Traffic signal tweaks aimed at benefiting buses |

Traffic signal tweaks aimed at benefiting buses

CARBONDALE – The Roaring Fork Transportation Authority wants to modify seven stoplights on Highway 82 to give priority to buses in certain circumstances once it completes an expansion in 2013.

RFTA officials contend they can install the traffic signal priority system to benefit buses without creating major delays for private vehicles. The Colorado Department of Transportation agrees based on preliminary information, but it has asked RFTA to conduct a traffic flow study, according to officials with both agencies.

Mike Hermes, RFTA’s project manager for the Bus Rapid Transit expansion, said a traffic flow report will be completed by mid-October.

“The theory sounds good. Now we have to prove it to them,” Hermes told RFTA’s board of directors at a recent meeting in Carbondale. “They are a cautious group, and they want to know what they’re getting into before they get into it.”

The priority system would help buses in two primary ways: A bus driver that is approaching a red light could trigger the light to proceed to a green cycle sooner. In other cases, a bus approaching a green light could trigger the light to remain green longer, allowing the bus to slip through.

RFTA’s $46 million expansion includes several upgrades designed to reduce bus travel times in the Highway 82 corridor and make the bus more competitive with private vehicles.

Seven traffic lights on Highway 82 are targeted for modification along with one on Highway 133. The targeted lights are at: 27th Street in Glenwood Springs; the intersection of Highway 133 and 82; the main El Jebel intersection; lower Two Rivers Road; the main Basalt intersection; the Brush Creek Road intersection; and, in Carbondale, the park-and-ride intersection on Highway 133.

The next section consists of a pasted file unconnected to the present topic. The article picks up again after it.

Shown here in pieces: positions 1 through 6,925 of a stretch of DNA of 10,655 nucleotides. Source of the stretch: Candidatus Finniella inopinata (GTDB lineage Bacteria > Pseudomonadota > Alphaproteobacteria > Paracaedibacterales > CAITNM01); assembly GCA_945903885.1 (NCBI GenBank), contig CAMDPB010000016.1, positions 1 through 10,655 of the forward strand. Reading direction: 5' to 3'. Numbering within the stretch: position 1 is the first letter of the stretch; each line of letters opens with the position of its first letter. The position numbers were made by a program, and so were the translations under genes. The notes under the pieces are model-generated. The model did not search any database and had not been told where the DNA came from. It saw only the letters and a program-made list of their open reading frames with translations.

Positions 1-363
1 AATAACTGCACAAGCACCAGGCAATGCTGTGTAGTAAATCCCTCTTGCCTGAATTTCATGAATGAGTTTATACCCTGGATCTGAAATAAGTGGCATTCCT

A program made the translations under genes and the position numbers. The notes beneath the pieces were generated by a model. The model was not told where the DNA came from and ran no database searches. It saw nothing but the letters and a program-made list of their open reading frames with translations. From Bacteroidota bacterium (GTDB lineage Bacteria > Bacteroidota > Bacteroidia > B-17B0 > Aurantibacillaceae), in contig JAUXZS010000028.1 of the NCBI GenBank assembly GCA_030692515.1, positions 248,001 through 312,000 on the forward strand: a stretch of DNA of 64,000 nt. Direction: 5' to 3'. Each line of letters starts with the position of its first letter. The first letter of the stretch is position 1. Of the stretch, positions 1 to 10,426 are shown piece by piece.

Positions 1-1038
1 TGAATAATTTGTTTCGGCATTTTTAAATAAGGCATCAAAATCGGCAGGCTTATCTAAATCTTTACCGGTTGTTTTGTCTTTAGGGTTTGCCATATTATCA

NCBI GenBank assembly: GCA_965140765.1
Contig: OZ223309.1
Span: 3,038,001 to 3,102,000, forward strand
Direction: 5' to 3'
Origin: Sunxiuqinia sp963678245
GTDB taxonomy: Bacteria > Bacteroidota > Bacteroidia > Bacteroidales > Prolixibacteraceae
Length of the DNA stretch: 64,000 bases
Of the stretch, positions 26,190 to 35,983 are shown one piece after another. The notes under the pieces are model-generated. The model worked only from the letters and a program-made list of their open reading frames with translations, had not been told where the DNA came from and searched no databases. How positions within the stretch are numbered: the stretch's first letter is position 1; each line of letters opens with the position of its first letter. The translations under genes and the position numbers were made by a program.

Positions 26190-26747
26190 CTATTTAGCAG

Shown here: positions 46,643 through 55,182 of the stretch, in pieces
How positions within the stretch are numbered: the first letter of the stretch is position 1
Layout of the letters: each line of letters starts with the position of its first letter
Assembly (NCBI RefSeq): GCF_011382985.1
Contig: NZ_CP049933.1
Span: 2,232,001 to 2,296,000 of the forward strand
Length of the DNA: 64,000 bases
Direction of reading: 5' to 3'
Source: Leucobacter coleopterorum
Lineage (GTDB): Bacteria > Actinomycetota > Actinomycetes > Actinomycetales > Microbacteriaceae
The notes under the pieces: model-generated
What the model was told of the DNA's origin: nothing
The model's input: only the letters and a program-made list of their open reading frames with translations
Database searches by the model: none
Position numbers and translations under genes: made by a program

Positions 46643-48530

Hermes said RFTA’s initial look shows the lights will have “minimal impacts” on other traffic.

CDOT spokeswoman Nancy Shanks said the traffic signal modifications could leave other motorists waiting between two and eight seconds longer at red lights at certain times. “It will add a few seconds to State Highway 82 or side-street traffic,” she said. “Not every cycle will be impacted.”

CDOT officials consider the delays “very minimal,” she said, and it could save substantial time for buses. That savings for mass transit makes the concept attractive to the state agency.

“We’re trying to minimize travel delay time, not simply per vehicle but per person so we feel the overall effect is going to be positive,” said Zane Znamenachek, CDOT Region 3 traffic and safety engineer.

Shanks said the proposed agreement between CDOT and RFTA allows the traffic signal modifications but also spells out that the issue can be revisited if traffic delays are longer than anticipated.

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